Safeguarding Human Progress!
Scientific, technological, and cultural change can take place at incredible pace. In an interview with Dr. Jean Enno Charton, our Director of Bioethics, and Digital Ethics, we discover how the company responds to current ethical issues in a responsible and timely fashion…
Jean Enno, what purpose does our Bioethics Advisory Panel serve, and which core topics does it give guidance on?
The Bioethics Advisory Panel brings together 7 world-leading experts (from the fields of bioethics, science, medical law, and medicine) to give the company guidance on bioethical questions arising from our business and research. The panel was founded 10 years ago in response to diverse healthcare topics, including bioethical concerns which arose from fertility research. The panel has since grown in importance, as our expanding Life Science business also addresses bioethical issues. Current key areas include stem cells, fertility, handling of human bio samples, global health research, and genome editing.
In your experience, which areas have been the most challenging to address, and why?
Genome editing, and the medical treatment perspectives our research tools enable, has often led to heated debate among experts. The core question is, how do you maintain progress (which often outpaces ethical debate) as a leading innovator – while adhering to strict ethical guidelines? Our response is clear: In spite of technological progress, we don’t endorse – nor allow our – research or treatment to be applied for germ-line genome editing on embryos. And, while the use of health/patient data, and the increased use of algorithms, has sparked passionate debate, it has also demonstrated the need for additional expertise and guidance – culminating in the launch of our Digital Ethics Advisory Panel, in 2019.
How Would You Decide?
Imagine you’re working for a company that develops powerful genome editing tools, which can insert, delete, modify, or replace DNA in living organisms (including humans). Who would you sell this technology to?
In the face of rapid technological and cultural change, what advantages does our Digital Ethics Advisory Panel provide in delivering responsible governance?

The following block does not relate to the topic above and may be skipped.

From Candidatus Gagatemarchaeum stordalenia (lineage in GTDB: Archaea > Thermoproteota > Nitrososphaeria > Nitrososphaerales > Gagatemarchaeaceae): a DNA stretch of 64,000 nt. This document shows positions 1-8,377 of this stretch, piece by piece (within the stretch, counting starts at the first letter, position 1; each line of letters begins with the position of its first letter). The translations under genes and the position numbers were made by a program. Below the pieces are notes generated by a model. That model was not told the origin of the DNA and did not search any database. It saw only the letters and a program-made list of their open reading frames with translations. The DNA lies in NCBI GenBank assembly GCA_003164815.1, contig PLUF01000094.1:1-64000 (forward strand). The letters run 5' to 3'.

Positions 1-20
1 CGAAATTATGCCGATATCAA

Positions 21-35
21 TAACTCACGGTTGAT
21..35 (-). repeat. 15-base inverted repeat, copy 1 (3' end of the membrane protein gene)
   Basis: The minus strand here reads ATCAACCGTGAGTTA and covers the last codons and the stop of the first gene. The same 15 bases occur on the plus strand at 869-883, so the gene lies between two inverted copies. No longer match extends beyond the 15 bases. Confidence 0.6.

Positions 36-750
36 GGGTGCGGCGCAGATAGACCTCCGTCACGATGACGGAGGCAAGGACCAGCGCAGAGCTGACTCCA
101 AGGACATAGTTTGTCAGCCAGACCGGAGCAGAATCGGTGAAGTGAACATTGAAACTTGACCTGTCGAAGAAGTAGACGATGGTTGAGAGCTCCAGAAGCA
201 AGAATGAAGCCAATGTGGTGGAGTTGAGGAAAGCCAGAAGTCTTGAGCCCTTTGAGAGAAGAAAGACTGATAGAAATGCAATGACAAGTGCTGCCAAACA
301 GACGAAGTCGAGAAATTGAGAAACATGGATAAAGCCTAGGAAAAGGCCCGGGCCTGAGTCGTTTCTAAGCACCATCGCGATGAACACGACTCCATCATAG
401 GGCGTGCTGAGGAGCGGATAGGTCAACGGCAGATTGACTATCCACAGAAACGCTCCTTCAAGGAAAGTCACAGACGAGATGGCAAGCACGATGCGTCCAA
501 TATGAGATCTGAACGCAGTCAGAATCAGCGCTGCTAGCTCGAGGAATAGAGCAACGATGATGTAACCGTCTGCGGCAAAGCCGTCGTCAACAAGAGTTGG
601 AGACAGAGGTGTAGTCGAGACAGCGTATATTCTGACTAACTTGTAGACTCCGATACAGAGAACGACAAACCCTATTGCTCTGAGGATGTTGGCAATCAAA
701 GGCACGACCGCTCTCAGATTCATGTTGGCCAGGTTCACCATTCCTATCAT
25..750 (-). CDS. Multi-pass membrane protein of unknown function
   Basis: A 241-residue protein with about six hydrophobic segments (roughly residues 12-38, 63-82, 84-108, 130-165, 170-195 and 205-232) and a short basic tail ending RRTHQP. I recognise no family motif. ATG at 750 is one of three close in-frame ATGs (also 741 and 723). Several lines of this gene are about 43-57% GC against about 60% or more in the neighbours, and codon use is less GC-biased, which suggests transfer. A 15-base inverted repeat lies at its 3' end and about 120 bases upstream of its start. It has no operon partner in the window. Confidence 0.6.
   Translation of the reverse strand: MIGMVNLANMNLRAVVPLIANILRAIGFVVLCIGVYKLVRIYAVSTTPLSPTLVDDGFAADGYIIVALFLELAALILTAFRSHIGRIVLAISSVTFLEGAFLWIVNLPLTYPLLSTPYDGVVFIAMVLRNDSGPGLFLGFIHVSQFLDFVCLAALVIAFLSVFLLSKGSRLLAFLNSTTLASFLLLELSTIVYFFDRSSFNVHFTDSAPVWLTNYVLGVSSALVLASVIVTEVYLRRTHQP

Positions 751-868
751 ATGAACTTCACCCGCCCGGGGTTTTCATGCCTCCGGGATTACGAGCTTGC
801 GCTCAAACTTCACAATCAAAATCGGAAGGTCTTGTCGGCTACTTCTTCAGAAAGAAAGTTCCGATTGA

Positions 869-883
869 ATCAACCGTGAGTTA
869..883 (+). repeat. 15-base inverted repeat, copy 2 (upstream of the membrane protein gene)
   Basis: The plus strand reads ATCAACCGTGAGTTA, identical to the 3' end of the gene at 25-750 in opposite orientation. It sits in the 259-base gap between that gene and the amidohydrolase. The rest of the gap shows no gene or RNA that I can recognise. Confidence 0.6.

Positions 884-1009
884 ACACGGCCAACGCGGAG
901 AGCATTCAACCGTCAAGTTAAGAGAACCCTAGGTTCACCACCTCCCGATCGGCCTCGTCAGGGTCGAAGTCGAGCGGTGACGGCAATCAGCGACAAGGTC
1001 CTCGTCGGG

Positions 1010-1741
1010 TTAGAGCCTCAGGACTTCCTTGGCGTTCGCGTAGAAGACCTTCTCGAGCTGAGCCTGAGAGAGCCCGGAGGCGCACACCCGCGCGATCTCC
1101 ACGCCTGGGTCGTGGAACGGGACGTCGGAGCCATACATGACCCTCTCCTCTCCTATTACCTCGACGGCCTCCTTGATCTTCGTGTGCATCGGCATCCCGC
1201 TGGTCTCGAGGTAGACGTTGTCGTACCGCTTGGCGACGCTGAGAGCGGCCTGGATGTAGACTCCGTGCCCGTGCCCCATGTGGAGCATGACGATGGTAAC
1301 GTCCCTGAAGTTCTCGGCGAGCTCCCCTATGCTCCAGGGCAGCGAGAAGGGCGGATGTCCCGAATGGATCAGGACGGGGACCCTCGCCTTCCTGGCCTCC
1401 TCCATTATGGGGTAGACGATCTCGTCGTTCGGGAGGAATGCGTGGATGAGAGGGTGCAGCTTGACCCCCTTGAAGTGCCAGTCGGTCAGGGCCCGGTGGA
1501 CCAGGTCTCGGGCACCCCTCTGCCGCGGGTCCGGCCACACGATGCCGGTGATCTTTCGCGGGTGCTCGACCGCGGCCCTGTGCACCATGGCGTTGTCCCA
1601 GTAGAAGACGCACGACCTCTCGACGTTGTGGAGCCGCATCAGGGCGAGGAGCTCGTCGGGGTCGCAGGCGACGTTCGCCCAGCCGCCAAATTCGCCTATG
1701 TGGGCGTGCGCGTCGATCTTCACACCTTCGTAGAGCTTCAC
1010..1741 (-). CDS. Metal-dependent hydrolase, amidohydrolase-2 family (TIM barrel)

Digital ethics (e.g. the ethical use of data, and algorithms) is a relatively new field that’s yet to be fully regulated - another example of technological progress outpacing policymaking. When dealing with sensitive patient data, gaining (and maintaining) trust is critical for the success of our business models in this field. And, although some business models are perfectly legal, they’re not necessarily sound, from an ethics perspective. We believe patients and healthcare facilities are more likely to share data with a partner that adheres to a clear set of guidelines (our code of digital ethics is currently in development), and a proven track record in responsible bioethical behavior.
Curiosity is about staying open to the perspectives of others. How important is it to be curious when addressing ethical questions?
Curiosity is critical when entering debates on new and rapidly-emerging fields. We need to be open and sensitive to the opinions and reactions our progress triggers. We also have a responsibility to actively engage with society, discussing the impact and consequences these new technologies may have. By doing this, we actively contribute to a more curious society – especially when it comes to responsible innovation.
Which topics will give rise to the most debate in the coming years, and how do you personally stay abreast of emerging trends/subjects?
This is always triggered by the business – we stay in close contact with colleagues from innovation fields across all sectors. Genome editing will continue to be a hot topic as well as advanced machine learning and AI. We also see cultured meat as a trend that will spark debate among our ethics board members. Engaged in global debates, our advisors recognize the need to give early guidance for new developments in science and technology.
How would you respond to those who say ethics boards stand in the way of technological progress?
Technological and medical progress that benefits society will never be blocked by an ethics board. Rather, it would accompany the process and pose key questions along the way. It's critical to consider the impact an invention could have on society – highlighting the responsibilities it might bring. It’s also vital that developments are made in an ethical manner, building trust in our company as a responsible and principled business. Based on my experience, ethics boards are more likely to support an innovation with guidance, than simply dismiss or reject it. In the past, this guidance has helped some of our businesses to develop long-term, sustainable strategies.